Fantino replaces Oda
OTTAWA—Prime Minister Stephen Harper swiftly shuffled his front benches yesterday following the resignation of embattled International Co-operation minister Bev Oda.
The hole created by Oda’s resignation on Tuesday had been expected to be filled later this summer in what could have been a wide-ranging shake-up, but ended up being only a minor change.
“That’s it. There is not going to be any more,” Andrew MacDougall said.
“Everybody has got their portfolios, they have a lot of work in those portfolios,” he noted.
“A lot is ongoing and the prime minister in particular wanted continuity.”
The lack of a major cabinet shuffle prompted critics to accuse the Harper government of being blind to problems in its midst.
Oda had been one of those problems. She was embroiled in a series of scandals through her years in government, culminating recently in revelations of spending excesses at a conference in London.
She resigned under intense pressure from caucus and from the public.
She was replaced by Julian Fantino, the government’s front man on the fumbled F-35 file.
His responsibilities as associate minister of defence, meanwhile, were handed off to New Brunswick MP Bernard Valcourt, also the minister of state for the Atlantic Canada Opportunities Agency.
Fantino previously had been tasked with the complicated business of military procurement, including the controversy surrounding the purchase of new fighter jets.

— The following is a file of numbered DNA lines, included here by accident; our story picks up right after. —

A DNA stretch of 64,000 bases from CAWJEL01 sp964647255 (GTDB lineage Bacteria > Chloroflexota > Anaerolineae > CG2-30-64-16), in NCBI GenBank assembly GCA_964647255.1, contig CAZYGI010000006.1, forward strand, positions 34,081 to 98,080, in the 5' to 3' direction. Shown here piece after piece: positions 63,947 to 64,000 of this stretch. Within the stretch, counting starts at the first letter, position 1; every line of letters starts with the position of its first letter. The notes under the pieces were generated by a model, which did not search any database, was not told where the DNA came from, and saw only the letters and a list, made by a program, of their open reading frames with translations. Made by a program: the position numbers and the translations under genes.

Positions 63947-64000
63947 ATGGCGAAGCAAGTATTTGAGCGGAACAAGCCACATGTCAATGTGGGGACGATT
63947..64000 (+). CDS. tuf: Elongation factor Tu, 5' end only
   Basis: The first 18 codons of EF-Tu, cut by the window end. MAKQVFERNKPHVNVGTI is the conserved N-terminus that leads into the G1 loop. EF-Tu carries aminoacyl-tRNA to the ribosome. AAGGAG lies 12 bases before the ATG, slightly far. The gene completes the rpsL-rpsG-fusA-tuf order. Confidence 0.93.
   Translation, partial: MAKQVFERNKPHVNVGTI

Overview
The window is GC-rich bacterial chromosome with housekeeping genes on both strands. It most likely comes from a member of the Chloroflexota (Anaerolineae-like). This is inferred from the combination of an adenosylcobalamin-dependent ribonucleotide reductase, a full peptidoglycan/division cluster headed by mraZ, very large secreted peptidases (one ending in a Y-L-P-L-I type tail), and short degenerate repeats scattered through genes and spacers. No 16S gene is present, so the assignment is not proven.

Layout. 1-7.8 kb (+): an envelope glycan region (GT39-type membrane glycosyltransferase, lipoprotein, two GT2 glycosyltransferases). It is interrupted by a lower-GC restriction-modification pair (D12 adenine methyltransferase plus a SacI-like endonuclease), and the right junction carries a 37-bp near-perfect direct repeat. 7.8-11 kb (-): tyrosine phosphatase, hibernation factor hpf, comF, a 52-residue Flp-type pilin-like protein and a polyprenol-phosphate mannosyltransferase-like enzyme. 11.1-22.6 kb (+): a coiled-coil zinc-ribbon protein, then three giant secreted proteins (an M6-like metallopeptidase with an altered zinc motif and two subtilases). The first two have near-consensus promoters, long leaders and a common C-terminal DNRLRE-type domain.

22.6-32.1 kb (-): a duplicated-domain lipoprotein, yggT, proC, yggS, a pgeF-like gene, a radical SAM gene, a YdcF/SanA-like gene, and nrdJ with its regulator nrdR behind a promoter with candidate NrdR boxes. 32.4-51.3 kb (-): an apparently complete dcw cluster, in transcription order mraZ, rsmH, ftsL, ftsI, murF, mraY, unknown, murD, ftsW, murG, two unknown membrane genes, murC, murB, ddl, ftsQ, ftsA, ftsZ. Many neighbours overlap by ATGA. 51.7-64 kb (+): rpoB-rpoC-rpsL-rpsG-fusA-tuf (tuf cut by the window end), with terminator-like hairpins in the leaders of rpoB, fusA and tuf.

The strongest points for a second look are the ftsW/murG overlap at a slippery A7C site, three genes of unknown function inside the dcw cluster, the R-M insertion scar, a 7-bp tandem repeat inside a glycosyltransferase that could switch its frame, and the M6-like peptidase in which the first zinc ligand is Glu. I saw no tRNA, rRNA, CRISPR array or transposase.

He stick-handled the F-35 file for the government until it finally was shunted into the hands of a government advisory committee.
Defence minister Peter MacKay was one of the ministers rumoured to be up for a change this summer as he’s also been dogged by the controversy over fighter-jet spending.
Speculation also had been that Harper may promote some of his rookie MPs to more senior positions in a bid to freshen the public face of his caucus.
NDP MP Charlie Angus said he wasn’t surprised Harper didn’t clean house.
“This is a prime minister who gets really stubborn,” he charged. “So it took Bev Oda having to quit to really making a move.
“It’s not good enough. . . . He needs to set the reset button, but he’s either too obstinate or too blind to do it,” added Angus.
“So he’s shuffled cards with the mediocre. He has not attempted to bring any new blood in.
“And I think it’s going to stick to him.”
Liberal MP Carolyn Bennett said the lack of a broader shuffle speaks to Harper’s belief that he’s always right.
“It’s pretty difficult for a prime minister to be giving a failing grade to ministers who were merely following orders,” she argued.
“He obviously isn’t prepared to admit there have been some pretty weak performances and pretty weak ministers, in spite of the fact he makes all the decisions.”